A group of around 340 Americans — some of whom may have tested positive for the coronavirus — were evacuated from Japan by the U.S. State Department Sunday after being held in quarantine for over a week on board a cruise ship. Two chartered flights came to the U.S., and it was not immediately clear if the one carrying 14 infected people was headed to the Bay Area, to Travis Air Force Base.
The U.S. government, which had been telling the American citizens to wait out their quarantine on the Diamond Princess cruise ship, reversed itself after 355 people on the ship became infected with the coronavirus. As KPIX reports, one of the two chartered flights landed at Travis Sunday night at 11:20 p.m. A State Department memo on the evacuation flights explained that authorities learned of the 14 new confirmed cases while the evacuees were being transported to the planes, and the group was subsequently sequestered — one passenger on the plane told the New York Times that they were being held in a tented area of the converted cargo plane. It is not yet clear whether this flight was the one that landed at Travis or the second plane that headed to Lackland Air Force Base in San Antonio.
This nearly doubles the number of confirmed coronavirus cases in the U.S., bringing the total to 29. And more cases may arise among those who left the ship. Some Americans who were part of the quarantine being managed by Japanese health authorities on board the ship decided to stay rather than take an uncomfortable flight back to the U.S. and then endure another quarantine. They will potentially be cleared to leave the ship in a matter of days, but they will not be allowed to reenter the U.S. until March 4. As one of that group, Matthew Smith, told the Associated Press, "We figured the Japanese will release us next week, and we can then spend 2 weeks in Tokyo."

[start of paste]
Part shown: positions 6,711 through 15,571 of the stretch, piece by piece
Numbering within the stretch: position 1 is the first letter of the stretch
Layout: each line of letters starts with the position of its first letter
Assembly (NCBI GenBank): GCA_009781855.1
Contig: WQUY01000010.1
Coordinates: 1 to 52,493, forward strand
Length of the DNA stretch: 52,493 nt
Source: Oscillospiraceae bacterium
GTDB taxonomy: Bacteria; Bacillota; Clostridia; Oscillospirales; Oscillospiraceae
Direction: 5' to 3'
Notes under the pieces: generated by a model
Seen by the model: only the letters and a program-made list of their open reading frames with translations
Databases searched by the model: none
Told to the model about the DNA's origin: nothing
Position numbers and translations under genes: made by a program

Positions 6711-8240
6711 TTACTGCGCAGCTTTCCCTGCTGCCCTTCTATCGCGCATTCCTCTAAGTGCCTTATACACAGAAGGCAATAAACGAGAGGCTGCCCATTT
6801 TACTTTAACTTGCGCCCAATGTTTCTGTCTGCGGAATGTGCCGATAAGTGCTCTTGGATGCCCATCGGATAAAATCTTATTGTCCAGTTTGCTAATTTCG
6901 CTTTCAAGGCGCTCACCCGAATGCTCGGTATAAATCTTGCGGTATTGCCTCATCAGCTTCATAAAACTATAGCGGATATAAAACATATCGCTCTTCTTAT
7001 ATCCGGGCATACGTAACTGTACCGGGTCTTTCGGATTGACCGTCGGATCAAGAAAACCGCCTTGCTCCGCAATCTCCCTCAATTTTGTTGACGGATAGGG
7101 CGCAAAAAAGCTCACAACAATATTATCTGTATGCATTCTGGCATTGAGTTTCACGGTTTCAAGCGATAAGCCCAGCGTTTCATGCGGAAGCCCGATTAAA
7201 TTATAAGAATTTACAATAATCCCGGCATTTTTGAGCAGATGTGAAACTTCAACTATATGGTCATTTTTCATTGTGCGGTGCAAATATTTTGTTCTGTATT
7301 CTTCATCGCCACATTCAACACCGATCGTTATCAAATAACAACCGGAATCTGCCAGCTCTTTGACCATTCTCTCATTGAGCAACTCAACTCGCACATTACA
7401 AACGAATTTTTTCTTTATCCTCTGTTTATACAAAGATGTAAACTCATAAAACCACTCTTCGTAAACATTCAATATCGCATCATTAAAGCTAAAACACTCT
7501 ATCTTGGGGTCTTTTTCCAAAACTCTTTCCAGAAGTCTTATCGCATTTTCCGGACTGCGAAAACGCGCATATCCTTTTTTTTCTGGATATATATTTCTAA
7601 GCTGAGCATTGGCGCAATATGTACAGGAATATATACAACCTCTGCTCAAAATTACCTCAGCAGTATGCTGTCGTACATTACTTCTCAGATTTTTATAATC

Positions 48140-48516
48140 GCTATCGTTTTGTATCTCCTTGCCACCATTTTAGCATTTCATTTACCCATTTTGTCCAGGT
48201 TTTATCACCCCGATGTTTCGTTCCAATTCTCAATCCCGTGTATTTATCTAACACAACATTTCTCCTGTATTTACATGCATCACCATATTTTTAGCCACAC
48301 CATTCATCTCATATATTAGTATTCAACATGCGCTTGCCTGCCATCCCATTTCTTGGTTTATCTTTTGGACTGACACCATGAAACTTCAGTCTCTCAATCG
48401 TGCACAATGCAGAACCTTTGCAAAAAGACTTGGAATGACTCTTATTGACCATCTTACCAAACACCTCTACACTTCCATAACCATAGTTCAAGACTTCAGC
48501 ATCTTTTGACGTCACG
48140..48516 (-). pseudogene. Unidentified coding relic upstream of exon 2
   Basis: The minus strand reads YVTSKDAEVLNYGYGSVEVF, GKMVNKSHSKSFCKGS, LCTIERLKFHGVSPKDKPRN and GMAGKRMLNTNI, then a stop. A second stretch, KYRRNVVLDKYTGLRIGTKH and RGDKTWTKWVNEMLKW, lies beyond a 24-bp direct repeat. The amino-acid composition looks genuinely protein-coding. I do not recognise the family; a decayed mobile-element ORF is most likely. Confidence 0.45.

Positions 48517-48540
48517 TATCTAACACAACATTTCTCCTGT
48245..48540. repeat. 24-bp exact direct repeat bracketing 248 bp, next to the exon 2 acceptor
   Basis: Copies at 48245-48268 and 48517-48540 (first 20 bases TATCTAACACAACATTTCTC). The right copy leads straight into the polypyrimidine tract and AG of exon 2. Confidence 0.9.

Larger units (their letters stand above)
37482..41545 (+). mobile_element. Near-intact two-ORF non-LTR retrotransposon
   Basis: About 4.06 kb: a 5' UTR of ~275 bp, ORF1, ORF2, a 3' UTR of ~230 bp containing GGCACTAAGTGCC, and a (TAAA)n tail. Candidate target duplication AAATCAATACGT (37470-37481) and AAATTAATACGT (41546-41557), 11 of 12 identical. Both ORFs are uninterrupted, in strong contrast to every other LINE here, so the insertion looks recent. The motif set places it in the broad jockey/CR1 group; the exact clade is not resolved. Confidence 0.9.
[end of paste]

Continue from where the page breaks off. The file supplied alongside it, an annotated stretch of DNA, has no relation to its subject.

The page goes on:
About 40 Americans of the approximately 380 on board the ship opted to stay behind.
San Luis Obispo County health officers issued a press release Sunday, per KPIX, saying that they are potentially expecting to house infected coronavirus patients who are no longer showing symptoms. Those patients, who had been Diamond Princess passengers, will be housed at Camp Roberts for the remainder of their two-week quarantine.
As the Chronicle reports via the U.S. military, 171 of the cruise ship passengers landed at Travis last night, and none of the infected 14 will remain there. Those who tested positive for the virus are being treated at an unnamed, off-base hospital.
John Haering, a 63-year-old American who became infected with the coronavirus on board the cruise ship and is now hospitalized in Japan, tells the Times that he was upset with the U.S. government's slowness. "If they were going to fly people out, they should have flown them out in the very beginning," Haering said. "That way, we wouldn’t have sat there for 12 days, all of us getting sicker. I wouldn’t have been in the hospital; I would have been in the U.S. getting the treatment that I needed, and I could have been in quarantine there."